We dropped “down” into the isolated desert town Uyuni, Bolivia (3669m/ 12,034ft) from the mountains above. We arrived in town simultaneously with a huge sandy salt storm resembling a middle eastern haboob. Mini cyclones of sandy trash flew around us as we searched for our hotel in this outpost. Wow, we drove eight hours to reach Uyuni for the sole purpose of continuing our southwest circuit tour in the Salar de Uyuni. As far as we could tell, that would be the only reason to do so. Thankfully it began to rain calming the out of control sandblasting of Amelia and us. It would seem that inhabitants must spend half of their days endlessly sweeping and sweeping the ever present dust and salt. The piles of garbage they tirelessly swept into the middle of the streets (for collection perhaps?) looked purposeful only to be disheveled by street dogs and blown around haphazardly in the next wind.
For the next several days we would explore this otherworldly, bleak, solitary, exceedingly harsh, yet strikingly beautiful environment lying just outside the Uyuni town limits independently in our Chevy Suburban. Was that wise? There would be few signs, endless forks in the roads (or paths), extremely rough 4WD mountain passes, high altitude and no gasoline available. Most tourists take tours in 4WD Toyotas with suspensions capable if maneuvering the washboard and sand roads. Could we make it to the Chile boarder in four or five days without breaking down in the middle of nowhere without help in sight? I was skeptical but Jay was confident- until our bones and Amelia’s joints and springs rattled so hard at 9 miles per hour on the washboards we thought she would just give up and say, ENOUGH! Amelia is a tough old gal but she is old for an overland vehicle at 18 years with 188,000 miles on her. Hmmm, would we need to rethink this and exit the Bolivia Altiplano into Chile on the nearest possible road? If so we would miss highly sought sites which would most likely be our best memory of Bolivia if not our entire travel careers. By chance we met an extremely knowledgeable guide escorting a French group who generously educated us about the most favorable path ahead for us. With his advice we moved on to extraordinary sights and unknown challenges in the morning.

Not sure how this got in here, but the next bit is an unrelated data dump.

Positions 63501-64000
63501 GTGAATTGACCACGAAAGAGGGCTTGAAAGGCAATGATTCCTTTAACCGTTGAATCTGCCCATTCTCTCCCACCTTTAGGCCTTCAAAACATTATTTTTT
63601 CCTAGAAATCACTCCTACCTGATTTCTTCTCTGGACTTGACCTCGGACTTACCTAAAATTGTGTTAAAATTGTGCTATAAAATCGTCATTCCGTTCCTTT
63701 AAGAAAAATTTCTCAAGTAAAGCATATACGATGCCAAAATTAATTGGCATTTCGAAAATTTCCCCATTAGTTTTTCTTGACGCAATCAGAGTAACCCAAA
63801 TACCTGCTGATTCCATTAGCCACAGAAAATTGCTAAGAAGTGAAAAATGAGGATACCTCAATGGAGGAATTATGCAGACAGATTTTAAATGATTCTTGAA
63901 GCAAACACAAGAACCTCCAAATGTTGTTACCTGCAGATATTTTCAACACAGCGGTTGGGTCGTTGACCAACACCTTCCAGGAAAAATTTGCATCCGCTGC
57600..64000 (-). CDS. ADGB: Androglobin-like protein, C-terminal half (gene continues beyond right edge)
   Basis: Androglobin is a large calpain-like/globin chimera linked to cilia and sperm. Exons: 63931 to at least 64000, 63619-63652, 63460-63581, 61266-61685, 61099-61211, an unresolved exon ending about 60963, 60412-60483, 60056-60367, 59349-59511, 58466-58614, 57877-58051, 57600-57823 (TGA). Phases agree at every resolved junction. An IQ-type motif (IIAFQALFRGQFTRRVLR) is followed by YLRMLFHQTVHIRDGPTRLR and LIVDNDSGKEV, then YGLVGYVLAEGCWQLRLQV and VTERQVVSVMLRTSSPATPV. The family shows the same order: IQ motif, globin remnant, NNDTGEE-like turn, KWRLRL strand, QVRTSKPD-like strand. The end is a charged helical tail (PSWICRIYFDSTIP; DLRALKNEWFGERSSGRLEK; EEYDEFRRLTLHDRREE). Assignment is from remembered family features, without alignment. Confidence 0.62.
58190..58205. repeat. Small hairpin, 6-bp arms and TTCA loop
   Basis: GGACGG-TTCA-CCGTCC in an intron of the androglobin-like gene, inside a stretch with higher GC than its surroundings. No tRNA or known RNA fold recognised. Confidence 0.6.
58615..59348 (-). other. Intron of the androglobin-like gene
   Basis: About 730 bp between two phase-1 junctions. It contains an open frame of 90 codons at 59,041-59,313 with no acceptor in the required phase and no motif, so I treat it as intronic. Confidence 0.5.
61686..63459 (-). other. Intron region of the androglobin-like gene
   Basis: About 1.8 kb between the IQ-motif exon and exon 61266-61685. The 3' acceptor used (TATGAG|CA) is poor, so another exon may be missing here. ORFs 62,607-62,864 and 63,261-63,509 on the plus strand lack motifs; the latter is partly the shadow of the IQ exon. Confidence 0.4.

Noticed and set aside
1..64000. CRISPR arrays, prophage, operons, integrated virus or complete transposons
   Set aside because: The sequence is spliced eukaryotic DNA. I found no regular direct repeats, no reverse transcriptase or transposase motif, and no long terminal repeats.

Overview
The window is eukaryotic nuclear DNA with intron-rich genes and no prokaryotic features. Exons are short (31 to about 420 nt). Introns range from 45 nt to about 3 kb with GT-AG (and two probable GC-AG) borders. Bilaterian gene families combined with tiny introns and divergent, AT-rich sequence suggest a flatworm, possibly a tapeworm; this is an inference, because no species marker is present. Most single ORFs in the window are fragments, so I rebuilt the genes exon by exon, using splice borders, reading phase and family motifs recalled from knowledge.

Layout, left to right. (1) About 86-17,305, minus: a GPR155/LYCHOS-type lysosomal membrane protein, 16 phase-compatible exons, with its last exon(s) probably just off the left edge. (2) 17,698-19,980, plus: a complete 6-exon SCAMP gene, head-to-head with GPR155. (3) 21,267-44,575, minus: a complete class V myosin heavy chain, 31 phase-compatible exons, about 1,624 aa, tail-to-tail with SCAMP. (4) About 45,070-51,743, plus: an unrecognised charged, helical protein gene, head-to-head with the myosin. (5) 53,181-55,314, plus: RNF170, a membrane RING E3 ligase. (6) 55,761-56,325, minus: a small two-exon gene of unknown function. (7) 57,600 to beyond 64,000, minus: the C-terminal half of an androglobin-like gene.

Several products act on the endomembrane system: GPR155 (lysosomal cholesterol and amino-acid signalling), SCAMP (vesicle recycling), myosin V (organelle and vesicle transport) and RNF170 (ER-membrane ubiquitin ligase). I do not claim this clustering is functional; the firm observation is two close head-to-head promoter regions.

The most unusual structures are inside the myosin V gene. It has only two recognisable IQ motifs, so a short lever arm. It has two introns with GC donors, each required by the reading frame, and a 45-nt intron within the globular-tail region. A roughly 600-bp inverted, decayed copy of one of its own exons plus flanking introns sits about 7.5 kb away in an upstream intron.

We were blown away by what we saw! It was stunning for us because it was so different. It felt like we were on another planet. From the expanse of the Salar with floating, cactus covered islands in the distance to the multi colored lakes (over 4276 m/ 14,025ft)with flamingos in flight back dropped by multi colored treeless mountains- it was spectacular. We can forget about our notion of flamingos basking on a balmy beach somewhere, these breeds hardily thrive in freezing and wind swept lands at altitudes many humans cannot tolerate. Continuing with the strangeness of it all, we needed to climb to 5033m/ 16,508 ft with the truck to cancel our vehicle import permit for Bolivia! This was a couple of hours from the border where we would exit into Chile and have our passports stamped. Has anyone gone to process government paper work at 16,508ft!? This leg of our trip was really tough on Amelia and us but it was well worth the enormous effort. Well done Amelia!